That's interesting. I think the best advice I've received is sort of a bit, it's a bit generic actually. It's applicable to anything, not just property investing. But maybe three things I can think of. One is to maintain your integrity. So there can be a lot of shonkiness in anything to do with making money, there can be a lot of shonkiness and a lot of, you know, dodgy people around. And there are spruikers and there are people who are there to make money from you. But I think you need to be somebody who will always maintain your integrity. So even in an individual deal, you don't need to do wrong by people to benefit yourself. You can have a win-win, I really believe in that and I think you need to maintain your integrity. 

Number two, I think people are everything so this is a relationship business, real estate, so you need to seek out the people you need whether that's just because like we talked about you need a mentor, you need advice. Seek out the people that are going to help you. Or whether you are looking for deals, seek out the agents who work in that area and make a relationship with them. Or you're looking at development sites, seek out relationships with the town planner and building designer, and you know, it's a team sport really, so people re everything. And then the last thing I think is to believe in yourself. I think that you need to believe in, you know, I can make things happen and that's something- I'm a person, I don't, the whole, I can't do this mentality. I'm more of a, how can I do this, how can I make this happen person and I think you need to be that sort of person to make things happen for yourself. So there are a few pieces of advice.

For Young, having a strategy that isn’t set in stone is the best strategy. Her unique investment plan is to individually assess the best course of action for each property, whether that be renovating, holding or selling.

Well at the moment my strategy is, I guess, my strategy is a morphing strategy. So with every purchase I make, I actually reevaluate what is the point of this purchase, what is this purchase need to do with me and my portfolio. And I think that is an important thing because you know earlier round, I would have said the strategy is cash flow positive property because that’s what it was when I first started - I wanted 15 cash flow properties by the time I knew what my strategy was. But then as I got up to 5 or so, I started to think, ‘Hang on a minute. These are cash flow positive, but they are really making very small sounds and I am going to need a truckload of these to actually retire on this. What I actually need out of this is growth; I need some growth.’ And it was the growth in the properties, there was a couple of them that grew really well and I thought you know it was a bit in a high moment because you leveraged of the growth to buy more, the cash flow was interesting and helpful and the fact that it was draining in finances, but it was realistically the growth that was leveraging me into more. So I needed to find some growth property as well.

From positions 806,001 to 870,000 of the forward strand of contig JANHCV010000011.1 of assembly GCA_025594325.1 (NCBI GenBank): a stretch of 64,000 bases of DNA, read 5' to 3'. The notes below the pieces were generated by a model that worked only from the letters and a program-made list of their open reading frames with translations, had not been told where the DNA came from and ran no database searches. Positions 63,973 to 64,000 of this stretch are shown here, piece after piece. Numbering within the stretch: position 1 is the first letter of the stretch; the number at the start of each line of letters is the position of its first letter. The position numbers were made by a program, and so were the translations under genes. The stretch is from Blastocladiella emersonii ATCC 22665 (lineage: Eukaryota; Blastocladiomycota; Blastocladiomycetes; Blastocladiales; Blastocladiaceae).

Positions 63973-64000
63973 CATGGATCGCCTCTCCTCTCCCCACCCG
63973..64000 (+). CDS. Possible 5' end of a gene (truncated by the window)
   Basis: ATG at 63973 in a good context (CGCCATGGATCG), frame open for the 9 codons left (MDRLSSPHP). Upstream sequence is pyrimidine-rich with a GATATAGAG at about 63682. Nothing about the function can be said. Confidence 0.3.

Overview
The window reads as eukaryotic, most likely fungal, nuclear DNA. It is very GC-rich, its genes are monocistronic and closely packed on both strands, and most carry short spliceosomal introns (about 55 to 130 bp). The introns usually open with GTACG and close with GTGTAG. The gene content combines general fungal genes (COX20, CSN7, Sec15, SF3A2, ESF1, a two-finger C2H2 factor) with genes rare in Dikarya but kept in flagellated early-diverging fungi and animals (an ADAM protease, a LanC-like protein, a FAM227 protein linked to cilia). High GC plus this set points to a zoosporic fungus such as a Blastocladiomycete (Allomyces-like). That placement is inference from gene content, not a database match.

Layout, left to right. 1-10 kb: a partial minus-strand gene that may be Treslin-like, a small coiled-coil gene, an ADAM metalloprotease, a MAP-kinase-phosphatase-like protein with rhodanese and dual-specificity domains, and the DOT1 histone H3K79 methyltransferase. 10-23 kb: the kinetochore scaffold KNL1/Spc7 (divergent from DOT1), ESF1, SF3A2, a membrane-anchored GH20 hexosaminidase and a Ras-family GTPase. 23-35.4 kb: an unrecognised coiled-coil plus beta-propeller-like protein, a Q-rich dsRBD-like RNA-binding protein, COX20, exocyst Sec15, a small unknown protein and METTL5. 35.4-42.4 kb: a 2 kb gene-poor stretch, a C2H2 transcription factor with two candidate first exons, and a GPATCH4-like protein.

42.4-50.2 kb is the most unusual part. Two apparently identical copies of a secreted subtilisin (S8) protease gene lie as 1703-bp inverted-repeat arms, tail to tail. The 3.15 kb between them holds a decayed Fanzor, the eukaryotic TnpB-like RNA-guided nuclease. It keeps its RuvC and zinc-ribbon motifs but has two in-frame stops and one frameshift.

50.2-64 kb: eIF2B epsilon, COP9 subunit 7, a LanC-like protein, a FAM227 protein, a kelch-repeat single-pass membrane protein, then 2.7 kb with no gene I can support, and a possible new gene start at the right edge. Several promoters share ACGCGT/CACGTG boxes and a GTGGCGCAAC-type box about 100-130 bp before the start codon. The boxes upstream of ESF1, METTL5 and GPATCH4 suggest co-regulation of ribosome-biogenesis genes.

And so that is my strategy now: to reassess my strategy for every single purchase. So right now in this point in time, like my last purchase was a middle ring suburb in Briscoe it is a… property electrically it is not because it is too much of… but it is a growth property it is not one that I plan to make cash flow out of at all, it is a growth property. Obviously, in a super fund you can't leverage off the growth, but it is my retirement plan so my next property I am looking at is actually an equity creator. So I actually want to create a chunk of money out of it, or potentially cash flow, still haven't decided that. But either way, we’re going to build something, make, find something that we can put, sit on it for a few years, put townhouses on it and then we either sell that off for a profit, or we sell part of it and keep the other part. And essentially get you to know free townhouses for ourselves that gives us cash flow, so you know my strategy is funny because it is not a strategy as such.

sydney real estate

But as a professional buyer’s agent, what is her advice for those that come to see her for help?

It's a tricky area as a buyer's agent. You are a real estate agent and you can't give financial advice to people. In saying that, there are some buyer's agencies who do provide written financial advice to people. Perhaps they have a financial services license, I'm not sure but we don't provide written strategies for people and I think that often is the hardest part when you're getting started, is if someone could tell you what to do you would just do it. If someone said, ‘Do these things and you will be successful in property, you would just do it.’ But finding the person who can give you the advice on what to do is very, very hard in my experience, personally and also with clients. So I often get phone calls from people or emails from people saying, ‘Hey, I'm looking for someone who can help to be my mentor, to give me advice on what to do.’ And most people out there are giving you advice from a vested interest so you know, there's a lot of people who will write you a strategy but they are promoting off the plan property for example. And so they'll write you a strategy on how to six off the plan properties in the next five years, but that's, you know, they have a vested interest in obviously selling you that idea.  So to find a person who's completely independent of that is difficult and same with us, you know, we're a buyer's agency, we can't give financial advice.